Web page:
Soul Surfer, a Movie Worth the Watch

by: Alyssa Ruffolo


The movie Soul Surfer (2011),directed by Sean McNamara, is based on a true story about a young surfer named Bethany Hamilton whose arm was completely bitten off by a shark when she was only thirteen years old. Having already began to make a name for herself in the surfing community, Bethany survives the traumatic event and eventually picks up where she left off in her surfing career. I saw this movie when it first came out in 2011 and really enjoyed it the first time I watched it. I have watched it several times since, and while it would be considered a “chick flick” by most, I would suggest it to anyone who likes a heartfelt, inspiring tale. This is a family drama that includes tropical beach imagery, religion, and action/competition.  It is similar to The Blind Side (2009) film in the way that it is based on a true story that pulls on the viewers’ heartstrings with struggles, selfless help from others along the way, and ending with the main character overcoming a life-altering obstacle. The credits in both movies include real-life photos of the people who are played by characters in the movie, which serves as a nice touch to remind the viewers that many of the events in this movie actually happened, and not even that long ago. Many people enjoy watching a film that is based on real happenings because it shows credibility and makes the audience feel closer to the characters. We like a story where the main character goes through some kind of hardship and comes out on top because it gives us inspiration that maybe we could approach our hardships in a similar way and feel the same satisfaction/success on the other side.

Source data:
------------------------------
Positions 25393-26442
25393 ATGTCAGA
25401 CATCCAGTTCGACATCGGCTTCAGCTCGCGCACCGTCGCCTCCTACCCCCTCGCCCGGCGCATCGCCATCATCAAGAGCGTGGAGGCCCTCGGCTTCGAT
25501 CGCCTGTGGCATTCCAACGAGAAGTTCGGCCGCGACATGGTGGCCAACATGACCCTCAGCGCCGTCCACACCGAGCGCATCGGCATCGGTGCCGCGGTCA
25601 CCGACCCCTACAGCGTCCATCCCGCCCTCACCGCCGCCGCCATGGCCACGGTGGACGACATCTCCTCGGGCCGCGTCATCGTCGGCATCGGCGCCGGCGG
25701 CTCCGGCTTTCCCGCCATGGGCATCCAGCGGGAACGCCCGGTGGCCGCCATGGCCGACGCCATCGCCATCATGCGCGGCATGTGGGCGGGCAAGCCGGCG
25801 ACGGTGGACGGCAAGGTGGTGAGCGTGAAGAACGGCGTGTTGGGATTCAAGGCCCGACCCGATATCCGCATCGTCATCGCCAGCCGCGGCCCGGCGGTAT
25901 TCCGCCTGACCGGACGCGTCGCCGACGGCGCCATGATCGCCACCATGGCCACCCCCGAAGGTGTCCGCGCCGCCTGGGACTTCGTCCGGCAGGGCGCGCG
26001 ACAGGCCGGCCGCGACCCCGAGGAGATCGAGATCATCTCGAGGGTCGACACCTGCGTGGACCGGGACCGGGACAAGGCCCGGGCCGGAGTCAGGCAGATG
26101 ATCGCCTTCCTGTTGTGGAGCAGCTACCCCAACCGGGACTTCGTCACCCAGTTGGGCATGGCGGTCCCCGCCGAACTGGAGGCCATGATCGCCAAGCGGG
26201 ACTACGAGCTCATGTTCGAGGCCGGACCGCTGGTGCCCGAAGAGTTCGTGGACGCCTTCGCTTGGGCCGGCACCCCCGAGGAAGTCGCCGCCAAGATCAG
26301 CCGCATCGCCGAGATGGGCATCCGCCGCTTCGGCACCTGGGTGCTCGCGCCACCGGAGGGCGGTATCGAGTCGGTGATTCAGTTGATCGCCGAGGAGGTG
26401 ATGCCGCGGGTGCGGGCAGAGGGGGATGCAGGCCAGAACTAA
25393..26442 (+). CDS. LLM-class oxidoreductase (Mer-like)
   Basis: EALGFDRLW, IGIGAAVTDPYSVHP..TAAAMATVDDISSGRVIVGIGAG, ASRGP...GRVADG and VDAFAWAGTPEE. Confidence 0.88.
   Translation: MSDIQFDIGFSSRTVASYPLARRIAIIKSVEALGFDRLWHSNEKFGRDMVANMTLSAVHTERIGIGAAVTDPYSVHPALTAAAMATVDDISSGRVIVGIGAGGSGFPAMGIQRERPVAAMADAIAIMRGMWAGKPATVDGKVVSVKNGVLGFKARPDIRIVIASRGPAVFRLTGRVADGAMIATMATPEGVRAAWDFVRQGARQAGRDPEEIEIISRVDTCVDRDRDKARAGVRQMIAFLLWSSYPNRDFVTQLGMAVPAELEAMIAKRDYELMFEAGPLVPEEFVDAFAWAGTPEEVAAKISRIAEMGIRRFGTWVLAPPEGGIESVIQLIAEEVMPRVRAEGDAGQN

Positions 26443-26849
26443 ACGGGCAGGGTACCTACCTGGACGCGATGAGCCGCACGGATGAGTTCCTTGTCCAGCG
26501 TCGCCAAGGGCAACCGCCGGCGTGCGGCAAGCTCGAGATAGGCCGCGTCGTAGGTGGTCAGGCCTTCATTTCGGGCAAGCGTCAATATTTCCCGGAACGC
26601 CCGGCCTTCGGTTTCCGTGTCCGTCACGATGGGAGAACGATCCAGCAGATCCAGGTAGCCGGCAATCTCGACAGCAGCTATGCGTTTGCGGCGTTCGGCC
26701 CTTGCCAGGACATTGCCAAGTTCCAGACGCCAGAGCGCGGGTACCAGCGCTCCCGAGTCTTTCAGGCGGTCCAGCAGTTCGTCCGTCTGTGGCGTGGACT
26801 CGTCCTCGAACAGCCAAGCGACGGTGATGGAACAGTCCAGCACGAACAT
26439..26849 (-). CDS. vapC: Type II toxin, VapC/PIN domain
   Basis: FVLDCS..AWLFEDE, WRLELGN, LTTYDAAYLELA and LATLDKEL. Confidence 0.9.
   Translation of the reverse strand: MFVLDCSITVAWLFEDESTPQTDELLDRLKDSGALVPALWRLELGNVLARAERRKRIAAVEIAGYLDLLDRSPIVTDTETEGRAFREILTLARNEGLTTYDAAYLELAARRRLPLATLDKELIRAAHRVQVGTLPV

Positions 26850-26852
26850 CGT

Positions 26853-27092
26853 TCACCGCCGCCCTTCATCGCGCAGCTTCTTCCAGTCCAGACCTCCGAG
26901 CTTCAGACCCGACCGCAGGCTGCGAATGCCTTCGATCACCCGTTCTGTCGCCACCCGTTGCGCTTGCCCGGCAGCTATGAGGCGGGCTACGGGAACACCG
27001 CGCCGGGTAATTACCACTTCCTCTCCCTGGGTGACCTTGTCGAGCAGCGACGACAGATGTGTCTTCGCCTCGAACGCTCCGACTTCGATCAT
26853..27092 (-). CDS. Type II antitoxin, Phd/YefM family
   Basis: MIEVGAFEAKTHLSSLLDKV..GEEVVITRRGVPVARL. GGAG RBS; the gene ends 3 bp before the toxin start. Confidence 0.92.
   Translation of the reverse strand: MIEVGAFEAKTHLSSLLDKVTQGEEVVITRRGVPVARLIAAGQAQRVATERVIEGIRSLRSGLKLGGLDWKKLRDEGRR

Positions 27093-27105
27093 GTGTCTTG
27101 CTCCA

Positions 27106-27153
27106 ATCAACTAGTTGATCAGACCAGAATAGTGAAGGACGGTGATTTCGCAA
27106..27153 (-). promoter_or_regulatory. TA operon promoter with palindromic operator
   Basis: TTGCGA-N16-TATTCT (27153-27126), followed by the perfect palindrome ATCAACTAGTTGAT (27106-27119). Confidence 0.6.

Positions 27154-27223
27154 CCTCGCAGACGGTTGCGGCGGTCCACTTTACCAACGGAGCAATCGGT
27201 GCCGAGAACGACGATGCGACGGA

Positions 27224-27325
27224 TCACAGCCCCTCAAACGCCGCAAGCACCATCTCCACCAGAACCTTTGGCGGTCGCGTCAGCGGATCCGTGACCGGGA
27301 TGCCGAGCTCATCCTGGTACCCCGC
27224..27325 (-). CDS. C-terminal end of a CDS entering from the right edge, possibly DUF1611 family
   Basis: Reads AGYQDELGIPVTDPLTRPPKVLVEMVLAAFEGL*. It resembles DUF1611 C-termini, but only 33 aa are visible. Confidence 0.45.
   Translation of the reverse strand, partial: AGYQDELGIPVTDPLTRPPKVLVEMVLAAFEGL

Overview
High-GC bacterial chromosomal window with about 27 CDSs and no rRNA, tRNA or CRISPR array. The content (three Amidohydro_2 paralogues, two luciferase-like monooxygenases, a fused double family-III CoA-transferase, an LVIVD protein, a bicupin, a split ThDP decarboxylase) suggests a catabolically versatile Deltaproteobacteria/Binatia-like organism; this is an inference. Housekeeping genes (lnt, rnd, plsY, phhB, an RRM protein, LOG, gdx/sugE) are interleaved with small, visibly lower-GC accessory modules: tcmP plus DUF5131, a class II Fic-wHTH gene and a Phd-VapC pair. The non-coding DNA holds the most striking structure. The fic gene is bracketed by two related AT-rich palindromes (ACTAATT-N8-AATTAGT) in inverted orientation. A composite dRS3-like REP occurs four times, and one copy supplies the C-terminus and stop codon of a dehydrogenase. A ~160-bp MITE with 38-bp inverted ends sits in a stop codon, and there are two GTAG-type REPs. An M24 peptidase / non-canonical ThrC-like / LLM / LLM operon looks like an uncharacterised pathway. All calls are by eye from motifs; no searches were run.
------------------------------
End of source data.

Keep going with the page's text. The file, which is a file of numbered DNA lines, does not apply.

If you like the whole bohemian, tropical, surfer image, you will definitely enjoy the imagery in this film. From the clear blue ocean waters, to the stretching green mountains, to the tall palm trees and tan/barefoot inhabitants of the islands, this movie paints a picture of the Hawaiian paradise which Bethany calls home. The colors are bright, there is a nice breeze, and the sun is shining in most scenes. There are a few parts prior to the shark attack scene that have the viewers on edge, thinking she may be attacked at this point in the film. For example, Bethany goes night surfing with a group of friends and there is a shot where the camera is below her surfboard in the dark water, seemingly from the point-of-view of a shark swimming below her looking up. I suspect this was a decision made by the director because many viewers already knew the main plot of the movie and expected the shark attack. The director probably wanted to make it more of a surprise to the audience, so he used these tactics leading up to the scene to provide more suspense.  While her childhood is portrayed in the movie to be likely much more fantastic than it actually was, it is enjoyable to imagine this ideal life of living on a Hawaiian island and spending your life outside in the fresh air, surfing and going out to parties with your best friend. Bethany has minimal school-related worries because she is home-schooled by her own mother so that she has more time to focus on her surfing career. She is well-known in  for her athletic ability in the sport, has a good relationship with her family, has a friend group in the local community, shares a strong sense of identity with the religious community, and is seemingly very content with her life. This imagery is intended to appeal to an audience who enjoys an idealistic, romanticized story.